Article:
Cryptocurrency giving ‘still a long way from widespread popularity’, survey suggests.

The recent fundraising phenomena of donating using cryptocurrencies may have taken a dent, after a latest survey suggested a lack of willingness among the public to fully adopt Bitcoin and other emerging digital alternatives to cash.

Last month Charity Times looked at the growing use of cryptocurrencies among charities to boost their income through offering alternative forms of giving.

But latest polling by YouGov has found that just 5% of the public would be prepared to give up their bank accounts and rely entirely on cryptocurrency.

This may indicate that the public continue to see cryptocurrency as a “conventional investment” rather than a form of exchange they can use day to day, YouGov says.

But the survey further suggests that public interest in cryptocurrency could grow, as young people are more likely to back relying entirely on this form of digital currency than older people.

The 18-34 age group is the most likely to support its use, while the over 55s less likely, YouGov found.

Charities to already benefit from Bitcoin donations include the Children’s Heart Unit Fund, which received a cryptocurrency donation worth £38,000 last year. This is believed to be the largest cryptocurrency donation to a UK charity.

Others that encourage cryptocurrency donations include Helping Household Under Great Stress, RNLI, Save the Children and the Turing Trust, which is using digital currencies to tackle exclusion in Africa.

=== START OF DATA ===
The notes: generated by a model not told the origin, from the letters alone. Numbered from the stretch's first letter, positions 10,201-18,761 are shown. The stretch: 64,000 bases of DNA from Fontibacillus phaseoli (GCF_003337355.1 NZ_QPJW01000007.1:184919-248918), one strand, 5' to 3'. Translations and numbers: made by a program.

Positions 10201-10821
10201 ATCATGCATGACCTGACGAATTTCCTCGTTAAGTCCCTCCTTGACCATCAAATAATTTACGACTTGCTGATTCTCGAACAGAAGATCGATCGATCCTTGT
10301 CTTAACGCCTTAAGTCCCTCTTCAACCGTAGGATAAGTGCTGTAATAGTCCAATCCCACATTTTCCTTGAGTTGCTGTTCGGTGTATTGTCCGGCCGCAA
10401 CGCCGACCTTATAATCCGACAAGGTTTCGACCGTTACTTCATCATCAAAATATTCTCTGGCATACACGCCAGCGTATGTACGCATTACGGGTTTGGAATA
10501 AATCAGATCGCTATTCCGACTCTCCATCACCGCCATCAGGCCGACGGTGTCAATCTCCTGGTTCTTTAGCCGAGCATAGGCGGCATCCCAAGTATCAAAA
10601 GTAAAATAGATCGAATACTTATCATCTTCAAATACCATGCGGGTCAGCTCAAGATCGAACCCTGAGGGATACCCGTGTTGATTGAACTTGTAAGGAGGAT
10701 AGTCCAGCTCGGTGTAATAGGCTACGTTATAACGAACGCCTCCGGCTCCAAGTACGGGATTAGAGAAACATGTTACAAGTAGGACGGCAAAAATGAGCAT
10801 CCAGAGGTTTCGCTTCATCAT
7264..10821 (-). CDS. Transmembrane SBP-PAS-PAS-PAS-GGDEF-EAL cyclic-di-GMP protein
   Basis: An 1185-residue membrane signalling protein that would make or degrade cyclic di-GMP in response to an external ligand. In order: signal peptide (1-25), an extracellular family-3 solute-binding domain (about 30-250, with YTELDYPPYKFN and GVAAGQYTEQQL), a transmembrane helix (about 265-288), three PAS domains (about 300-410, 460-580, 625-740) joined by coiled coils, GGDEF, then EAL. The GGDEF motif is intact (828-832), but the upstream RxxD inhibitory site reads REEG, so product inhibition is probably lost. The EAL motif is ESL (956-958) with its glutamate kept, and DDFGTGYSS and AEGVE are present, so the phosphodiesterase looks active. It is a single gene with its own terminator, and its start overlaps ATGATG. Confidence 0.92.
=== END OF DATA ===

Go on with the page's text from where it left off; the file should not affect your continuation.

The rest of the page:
Cryptocurrencies have been developed using blockchain technology, which allows digital information to be distributed in a more transparent way that can help cut fraud.

The current market price of one Bitcoin is £41,788, which is up on last month’s exchange rate of £41,660.

    Share Story:

Recent Stories

How digital saved an international charity from collapse
In the second of a series of digital leadership podcasts, Lauren Weymouth speaks to Peace One Day founder, filmmaker and actor, Jeremy Gilley about how becoming a solely digital charity saved it from collapse and turned it into a global success.

How Age UK navigated a remote call centre in a crisis
In the first of a series of three digital leadership podcasts, Lauren Weymouth chats to Age UK’s Alasdair Stewart about how the charity set up, navigated and successfully delivered The Silver Line phone service remotely during the peak of the Covid-19 pandemic.

Sponsored by Amazon Web Services

To find out more about cloud computing for charities visit the Amazon Web Services nonprofits page.